Legacy Code Refactoring: Tips, Steps, and Best Practices
Read this guide on how to transform your outdated systems into modern, efficient, and maintainable software with tips, crucial steps, and best practices.
Nobody loves to work on legacy code because it can be a confusing endeavor; at best, it’s time-consuming. But do we now live with the huge repercussions and costs of retaining and utilizing legacy codes as they are?
Legacy code is usually always associated with technical debt—the cost of achieving fast release and optimal speed-to-market time; however, at the expense of providing quality and durable code that will still need to be revamped later. According to Hitachi consulting research, legacy systems hampered the efficiency of at least 90 percent of organizations.
Undoubtedly, legacy code is gradually becoming a significant burden for businesses. A recent survey by the consortium for IT software quality revealed that legacy systems cost firms in the US more than $500 billion in 2018, with higher figures in the ensuing years.
While we may be unable to measure the technical debts and corresponding costs associated with legacy code for individual companies, the pertinent question is, what can be done to avoid them?
There is no fast and easy way to solve problems, but legacy code refactoring is an efficient way to revamp old and previous software systems and optimize their functionality.
Refactoring is one of the ways to simplify or fix a problematic legacy code without necessarily changing the structure or architecture of the code. The problem is that most companies wrongly understand the concept of refactoring, especially the process of refactoring legacy code.
As a leader of an engineering team, I would be glad to walk you through how to refactor legacy code. Let’s begin by explaining what it’s all about.
What Is Refactoring Legacy Code?
Code refactoring is a corrective procedure that entails modifying and rearranging previously written software programs to make them easier to understand, maintain, and more efficient without altering or jeopardizing the program’s functionality.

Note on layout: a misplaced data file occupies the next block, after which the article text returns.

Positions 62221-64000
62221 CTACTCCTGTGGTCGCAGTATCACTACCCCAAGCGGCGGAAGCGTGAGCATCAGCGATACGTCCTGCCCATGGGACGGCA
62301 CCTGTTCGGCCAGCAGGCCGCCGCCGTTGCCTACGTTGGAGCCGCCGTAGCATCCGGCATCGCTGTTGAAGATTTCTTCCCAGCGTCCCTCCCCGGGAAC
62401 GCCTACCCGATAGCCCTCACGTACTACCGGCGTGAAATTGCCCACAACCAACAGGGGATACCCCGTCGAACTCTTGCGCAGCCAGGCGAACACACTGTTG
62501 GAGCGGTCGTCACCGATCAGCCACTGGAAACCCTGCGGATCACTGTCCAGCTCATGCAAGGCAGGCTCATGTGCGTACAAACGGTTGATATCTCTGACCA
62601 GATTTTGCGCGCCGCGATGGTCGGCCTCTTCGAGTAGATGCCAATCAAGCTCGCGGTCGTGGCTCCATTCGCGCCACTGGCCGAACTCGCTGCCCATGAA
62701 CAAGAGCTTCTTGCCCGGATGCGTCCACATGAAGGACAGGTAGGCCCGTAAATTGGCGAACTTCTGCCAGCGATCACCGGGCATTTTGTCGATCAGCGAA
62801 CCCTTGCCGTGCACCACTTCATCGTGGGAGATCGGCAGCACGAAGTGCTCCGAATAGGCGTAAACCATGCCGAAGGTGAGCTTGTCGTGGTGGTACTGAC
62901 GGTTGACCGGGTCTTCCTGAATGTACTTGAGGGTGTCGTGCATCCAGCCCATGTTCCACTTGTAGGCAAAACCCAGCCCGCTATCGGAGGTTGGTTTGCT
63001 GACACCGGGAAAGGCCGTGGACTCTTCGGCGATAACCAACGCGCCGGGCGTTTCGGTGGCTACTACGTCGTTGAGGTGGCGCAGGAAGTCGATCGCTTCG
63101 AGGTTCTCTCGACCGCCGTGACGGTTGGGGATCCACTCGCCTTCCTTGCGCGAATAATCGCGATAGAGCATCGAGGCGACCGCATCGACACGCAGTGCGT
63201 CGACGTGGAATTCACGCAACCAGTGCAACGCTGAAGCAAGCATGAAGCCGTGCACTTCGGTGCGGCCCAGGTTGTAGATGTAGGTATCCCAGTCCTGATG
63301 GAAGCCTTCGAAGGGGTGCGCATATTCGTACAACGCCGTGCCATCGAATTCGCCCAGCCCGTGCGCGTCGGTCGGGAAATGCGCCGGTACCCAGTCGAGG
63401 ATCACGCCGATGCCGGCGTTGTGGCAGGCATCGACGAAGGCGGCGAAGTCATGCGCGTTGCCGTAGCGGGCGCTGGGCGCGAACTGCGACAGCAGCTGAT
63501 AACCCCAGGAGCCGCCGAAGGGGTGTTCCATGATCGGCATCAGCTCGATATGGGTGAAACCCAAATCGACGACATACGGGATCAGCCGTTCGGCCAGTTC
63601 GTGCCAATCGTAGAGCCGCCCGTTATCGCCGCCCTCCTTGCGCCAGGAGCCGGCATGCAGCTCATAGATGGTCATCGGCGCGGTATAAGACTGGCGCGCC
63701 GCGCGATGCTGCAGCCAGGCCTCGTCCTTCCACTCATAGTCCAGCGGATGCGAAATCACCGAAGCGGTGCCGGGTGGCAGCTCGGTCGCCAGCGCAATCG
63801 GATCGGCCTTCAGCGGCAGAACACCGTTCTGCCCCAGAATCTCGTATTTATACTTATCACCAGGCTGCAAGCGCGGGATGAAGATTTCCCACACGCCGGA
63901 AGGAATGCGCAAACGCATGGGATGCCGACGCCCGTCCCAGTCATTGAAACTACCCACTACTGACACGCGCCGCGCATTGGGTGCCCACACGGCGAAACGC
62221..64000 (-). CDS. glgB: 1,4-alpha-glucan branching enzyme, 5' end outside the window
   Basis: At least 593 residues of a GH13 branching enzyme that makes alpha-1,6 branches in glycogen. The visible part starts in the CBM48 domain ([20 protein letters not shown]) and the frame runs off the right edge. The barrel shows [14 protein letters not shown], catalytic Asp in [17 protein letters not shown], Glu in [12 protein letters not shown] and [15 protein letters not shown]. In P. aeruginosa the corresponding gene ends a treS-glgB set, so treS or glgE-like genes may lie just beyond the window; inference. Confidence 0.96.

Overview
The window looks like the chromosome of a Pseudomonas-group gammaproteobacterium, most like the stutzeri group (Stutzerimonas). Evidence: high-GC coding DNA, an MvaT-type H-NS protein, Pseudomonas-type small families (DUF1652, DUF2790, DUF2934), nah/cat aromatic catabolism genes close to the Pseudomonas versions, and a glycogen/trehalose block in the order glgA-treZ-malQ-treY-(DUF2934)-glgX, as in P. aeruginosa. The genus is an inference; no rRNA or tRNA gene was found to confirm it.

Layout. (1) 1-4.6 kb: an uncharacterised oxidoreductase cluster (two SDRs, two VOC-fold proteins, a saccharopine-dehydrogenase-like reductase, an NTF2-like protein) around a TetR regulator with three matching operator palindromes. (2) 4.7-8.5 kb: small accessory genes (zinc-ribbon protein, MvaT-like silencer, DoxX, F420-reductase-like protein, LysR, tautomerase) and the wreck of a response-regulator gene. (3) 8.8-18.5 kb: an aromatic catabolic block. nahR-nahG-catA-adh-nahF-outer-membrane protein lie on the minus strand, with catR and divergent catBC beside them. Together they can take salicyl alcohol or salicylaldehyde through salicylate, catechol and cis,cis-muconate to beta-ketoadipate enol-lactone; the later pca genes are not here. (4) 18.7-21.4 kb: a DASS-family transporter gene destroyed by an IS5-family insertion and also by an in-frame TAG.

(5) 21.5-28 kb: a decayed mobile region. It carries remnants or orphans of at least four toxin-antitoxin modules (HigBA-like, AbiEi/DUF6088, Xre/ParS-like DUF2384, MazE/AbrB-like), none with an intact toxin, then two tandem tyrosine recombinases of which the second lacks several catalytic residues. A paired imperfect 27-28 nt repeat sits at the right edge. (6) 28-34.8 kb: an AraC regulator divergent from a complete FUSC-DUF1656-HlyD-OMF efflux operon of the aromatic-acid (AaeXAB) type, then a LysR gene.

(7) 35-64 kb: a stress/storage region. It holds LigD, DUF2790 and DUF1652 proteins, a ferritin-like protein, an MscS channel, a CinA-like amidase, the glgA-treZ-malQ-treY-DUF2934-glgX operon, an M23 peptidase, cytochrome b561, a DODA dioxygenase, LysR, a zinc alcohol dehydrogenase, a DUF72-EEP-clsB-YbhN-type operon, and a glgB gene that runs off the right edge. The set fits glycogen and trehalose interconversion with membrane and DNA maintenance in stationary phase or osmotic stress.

The end goal of implementing refactoring in a legacy code is to optimize the code and enhance its performance but not change its operations. After a refactoring procedure, the eventual release becomes easier to interpret, manage, and update.
Importantly, you can only implement refactoring if you understand the code’s limits, purpose, and intended operability. After then, the code is tested and reworked piece by piece. Testing and refactoring legacy code are not mutually exclusive, as you cannot do a complete and efficient refactor without unit testing various modules and components.
Many firms and developers make the mistake of executing or using legacy codes without having corresponding tests. After refactoring, developers should test the program to ensure there are no defects.
As emphasized in the introduction, executing legacy codes without first refactoring or repairing is only a disaster waiting to happen.
A very good example is the popular Equifax security breach of 2017, where its database was compromised, and cybercriminals had access to the personal information of roughly 150 million people.
According to the experts, this was one cyber breach that wasn’t meant to happen. The US Government Accountability Office reports explained that the breach was largely a direct consequence of legacy code on the Equifax website. It would later cost the company over $1 billion to resolve the effects of the breach.
A legacy code becomes problematic mostly because of dirty codes, code rot, broken codes, or simply obsolete codes. And, in resolving this issue, refactoring isn’t the only method that can be used. Some experts argue against refactoring and would only suggest rewriting the codes.
We will not be attending to the rewriting vs. refactoring argument. Admittedly, they are both different means to achieve the same end. However, it is important to know the benefits of each concept and when it is best to apply refactoring or rewriting.
Legacy Code Refactoring vs. Code Rewriting